With all the buzz on AI-generated copy and design tools, we’re all wondering the same unspoken question: Can Google detect AI tools? Is this…allowed? Or looked down upon? With more and more companies beginning to leverage AI-powered tools for their marketing needs we are all wondering whether speed and efficiency may come at the cost of SERP rankings.
The answers to these questions are muddled, but here’s what we do know: Google itself relies on advanced algorithms and machine learning to detect and evaluate the quality of website content. The entire purpose of search engines is to provide users with the most relevant and useful content possible, hence our society has become so search engine dependent on everything from research to daily needs. Google algorithms are designed to identify and flag low-quality or spammy content.
Google’s spam policy stance defines “Spammy automatically generated (or “auto-generated”) content as content that’s been generated programmatically without producing anything original or adding sufficient value; instead, it’s been generated for the primary purpose of manipulating search rankings and not helping users.”
Historically, auto-generated content generated by machine learning scrips has had a reputation of being lower quality and overstuffed with keywords aimed at manipulating Google’s search results. This has led Google initiatives to detect this type of content and remove it from the SERPs in an attempt to preserve the integrity of its search results for the end user.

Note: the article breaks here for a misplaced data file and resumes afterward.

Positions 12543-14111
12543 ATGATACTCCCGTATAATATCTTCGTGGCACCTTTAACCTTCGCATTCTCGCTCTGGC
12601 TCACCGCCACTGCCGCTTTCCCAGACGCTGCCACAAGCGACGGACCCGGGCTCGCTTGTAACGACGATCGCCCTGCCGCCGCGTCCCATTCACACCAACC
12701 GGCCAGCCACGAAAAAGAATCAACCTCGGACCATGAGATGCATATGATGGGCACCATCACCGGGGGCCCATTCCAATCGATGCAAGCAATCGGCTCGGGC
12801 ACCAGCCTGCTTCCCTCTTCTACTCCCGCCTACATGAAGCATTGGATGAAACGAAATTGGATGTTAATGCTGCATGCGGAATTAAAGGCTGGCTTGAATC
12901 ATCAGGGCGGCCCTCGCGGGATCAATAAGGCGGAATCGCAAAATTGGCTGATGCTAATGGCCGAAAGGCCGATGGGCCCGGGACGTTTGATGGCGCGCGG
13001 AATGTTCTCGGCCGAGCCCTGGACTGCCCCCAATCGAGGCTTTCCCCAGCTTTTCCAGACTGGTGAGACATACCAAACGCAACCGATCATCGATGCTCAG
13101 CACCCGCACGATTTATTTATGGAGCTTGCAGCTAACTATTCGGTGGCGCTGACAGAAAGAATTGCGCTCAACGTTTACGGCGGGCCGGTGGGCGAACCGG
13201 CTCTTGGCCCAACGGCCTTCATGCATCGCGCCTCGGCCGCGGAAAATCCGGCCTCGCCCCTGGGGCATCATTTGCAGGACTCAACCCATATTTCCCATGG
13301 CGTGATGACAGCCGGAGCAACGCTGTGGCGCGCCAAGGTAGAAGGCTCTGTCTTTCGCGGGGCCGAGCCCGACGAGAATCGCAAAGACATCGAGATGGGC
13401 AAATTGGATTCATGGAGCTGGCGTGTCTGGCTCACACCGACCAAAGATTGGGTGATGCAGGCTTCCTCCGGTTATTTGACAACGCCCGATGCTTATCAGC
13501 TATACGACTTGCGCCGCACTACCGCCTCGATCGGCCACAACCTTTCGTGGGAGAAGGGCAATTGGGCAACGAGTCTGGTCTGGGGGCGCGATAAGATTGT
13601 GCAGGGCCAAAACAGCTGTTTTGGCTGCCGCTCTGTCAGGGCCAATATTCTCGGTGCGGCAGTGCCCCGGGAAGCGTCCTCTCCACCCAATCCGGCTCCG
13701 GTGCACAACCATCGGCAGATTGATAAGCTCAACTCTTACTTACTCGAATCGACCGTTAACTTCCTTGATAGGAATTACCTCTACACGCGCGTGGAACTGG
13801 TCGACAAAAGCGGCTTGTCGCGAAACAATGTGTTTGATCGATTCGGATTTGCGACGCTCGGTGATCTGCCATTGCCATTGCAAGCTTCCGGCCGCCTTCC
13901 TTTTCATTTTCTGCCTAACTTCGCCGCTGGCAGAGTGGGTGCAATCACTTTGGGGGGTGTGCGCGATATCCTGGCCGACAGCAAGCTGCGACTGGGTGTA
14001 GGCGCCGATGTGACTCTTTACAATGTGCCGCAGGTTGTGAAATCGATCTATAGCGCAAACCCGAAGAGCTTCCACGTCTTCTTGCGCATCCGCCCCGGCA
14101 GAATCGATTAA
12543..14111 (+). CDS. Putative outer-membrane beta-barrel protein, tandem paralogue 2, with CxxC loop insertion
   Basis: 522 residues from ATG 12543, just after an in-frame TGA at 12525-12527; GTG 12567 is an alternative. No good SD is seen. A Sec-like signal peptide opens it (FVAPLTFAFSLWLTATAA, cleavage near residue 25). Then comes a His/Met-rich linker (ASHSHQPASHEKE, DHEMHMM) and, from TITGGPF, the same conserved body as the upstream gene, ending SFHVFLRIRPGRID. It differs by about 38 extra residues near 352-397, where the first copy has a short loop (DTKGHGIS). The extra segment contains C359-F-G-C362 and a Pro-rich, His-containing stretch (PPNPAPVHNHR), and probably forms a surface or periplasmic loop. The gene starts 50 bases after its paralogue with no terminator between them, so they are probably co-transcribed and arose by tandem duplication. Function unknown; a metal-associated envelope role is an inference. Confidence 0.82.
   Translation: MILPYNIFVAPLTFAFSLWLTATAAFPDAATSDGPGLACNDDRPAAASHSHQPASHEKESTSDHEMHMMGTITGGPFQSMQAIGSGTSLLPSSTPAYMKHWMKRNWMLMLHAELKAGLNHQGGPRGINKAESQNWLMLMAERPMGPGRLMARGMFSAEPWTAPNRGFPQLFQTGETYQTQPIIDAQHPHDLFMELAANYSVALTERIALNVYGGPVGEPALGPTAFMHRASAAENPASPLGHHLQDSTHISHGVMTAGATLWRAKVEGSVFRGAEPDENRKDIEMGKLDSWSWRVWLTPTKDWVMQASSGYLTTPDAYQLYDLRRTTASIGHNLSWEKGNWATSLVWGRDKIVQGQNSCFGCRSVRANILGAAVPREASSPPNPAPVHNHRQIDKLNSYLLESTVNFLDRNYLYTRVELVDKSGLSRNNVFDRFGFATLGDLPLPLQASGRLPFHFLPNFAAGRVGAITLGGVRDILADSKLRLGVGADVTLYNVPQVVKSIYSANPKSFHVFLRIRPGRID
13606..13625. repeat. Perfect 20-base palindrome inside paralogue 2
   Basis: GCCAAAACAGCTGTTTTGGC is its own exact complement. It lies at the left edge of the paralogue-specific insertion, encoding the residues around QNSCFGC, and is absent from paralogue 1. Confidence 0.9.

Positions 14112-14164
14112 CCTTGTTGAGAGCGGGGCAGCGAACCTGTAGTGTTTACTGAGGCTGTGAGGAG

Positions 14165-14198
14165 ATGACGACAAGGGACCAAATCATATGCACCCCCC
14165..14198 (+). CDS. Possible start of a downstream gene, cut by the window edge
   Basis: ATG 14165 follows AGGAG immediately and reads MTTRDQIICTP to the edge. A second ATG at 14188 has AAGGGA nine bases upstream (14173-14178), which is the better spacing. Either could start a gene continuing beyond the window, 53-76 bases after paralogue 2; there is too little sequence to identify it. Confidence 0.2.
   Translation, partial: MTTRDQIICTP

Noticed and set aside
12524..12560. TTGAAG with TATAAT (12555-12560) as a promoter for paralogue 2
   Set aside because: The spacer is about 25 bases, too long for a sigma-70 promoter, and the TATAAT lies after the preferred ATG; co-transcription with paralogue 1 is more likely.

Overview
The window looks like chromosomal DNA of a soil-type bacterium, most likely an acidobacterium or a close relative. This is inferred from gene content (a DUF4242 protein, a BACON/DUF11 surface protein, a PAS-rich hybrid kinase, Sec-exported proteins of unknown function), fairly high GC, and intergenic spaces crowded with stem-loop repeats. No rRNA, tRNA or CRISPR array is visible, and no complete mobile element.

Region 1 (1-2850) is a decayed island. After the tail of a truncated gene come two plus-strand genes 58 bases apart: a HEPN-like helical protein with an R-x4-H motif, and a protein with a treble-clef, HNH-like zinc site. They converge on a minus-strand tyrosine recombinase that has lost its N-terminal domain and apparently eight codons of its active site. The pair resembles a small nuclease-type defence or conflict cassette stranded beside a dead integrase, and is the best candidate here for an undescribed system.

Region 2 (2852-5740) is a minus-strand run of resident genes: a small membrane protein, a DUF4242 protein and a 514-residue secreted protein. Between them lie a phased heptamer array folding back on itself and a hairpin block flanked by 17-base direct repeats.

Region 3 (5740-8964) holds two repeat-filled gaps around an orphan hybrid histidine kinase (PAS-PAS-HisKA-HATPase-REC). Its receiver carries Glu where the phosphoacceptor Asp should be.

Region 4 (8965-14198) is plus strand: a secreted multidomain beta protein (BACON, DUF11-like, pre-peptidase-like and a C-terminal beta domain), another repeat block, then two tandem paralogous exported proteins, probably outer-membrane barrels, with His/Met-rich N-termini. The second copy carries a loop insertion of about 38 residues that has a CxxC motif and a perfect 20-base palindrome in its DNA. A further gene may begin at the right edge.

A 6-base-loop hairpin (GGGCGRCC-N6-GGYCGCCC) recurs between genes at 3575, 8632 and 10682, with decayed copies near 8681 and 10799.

Google Search Central has stated that “scraping content, even with some modification, is against our spam policy.” As well as confirming that Google has put implemented, “…many algorithms to go after such behaviors and demote site scraping content from other sites.”
Prioritizing high-quality, human-generated content on Google results provides a better search experience for users and maintains their credibility. But with the rise of the new AI tools that promise more natural and higher quality outputs, marketers and writers have the opportunity to utilize these tools to generate higher quality, more helpful content for the users rather than an endless amount of spam content. Quality over quantity has become the universal goal for AI generators and users.
Therefore, the content generated by GPT-3 and other AI language models like ChatGPT, is at risk of being detected as machine-generated and flagged by Google’s algorithms. Like recognizes like, so there’s a good chance that machine learning algorithms will recognize similar machine learning. As far as technology has come, it will never be a complete substitute for human intellect. The writing style, grammar, and sentence structure of AI-generated content are often not as natural or accurate as human-generated content.
Whether or not search engine consequences currently exist for websites leveraging AI-generated content has not been confirmed, nor denied by Google. For any company seeking to rank high in search engine results, it’s better to be safe than sorry and maintain a close human eye on your SEO strategy, from content to keyword selection. Contact Bluetext for more information on our expert search engine optimization services.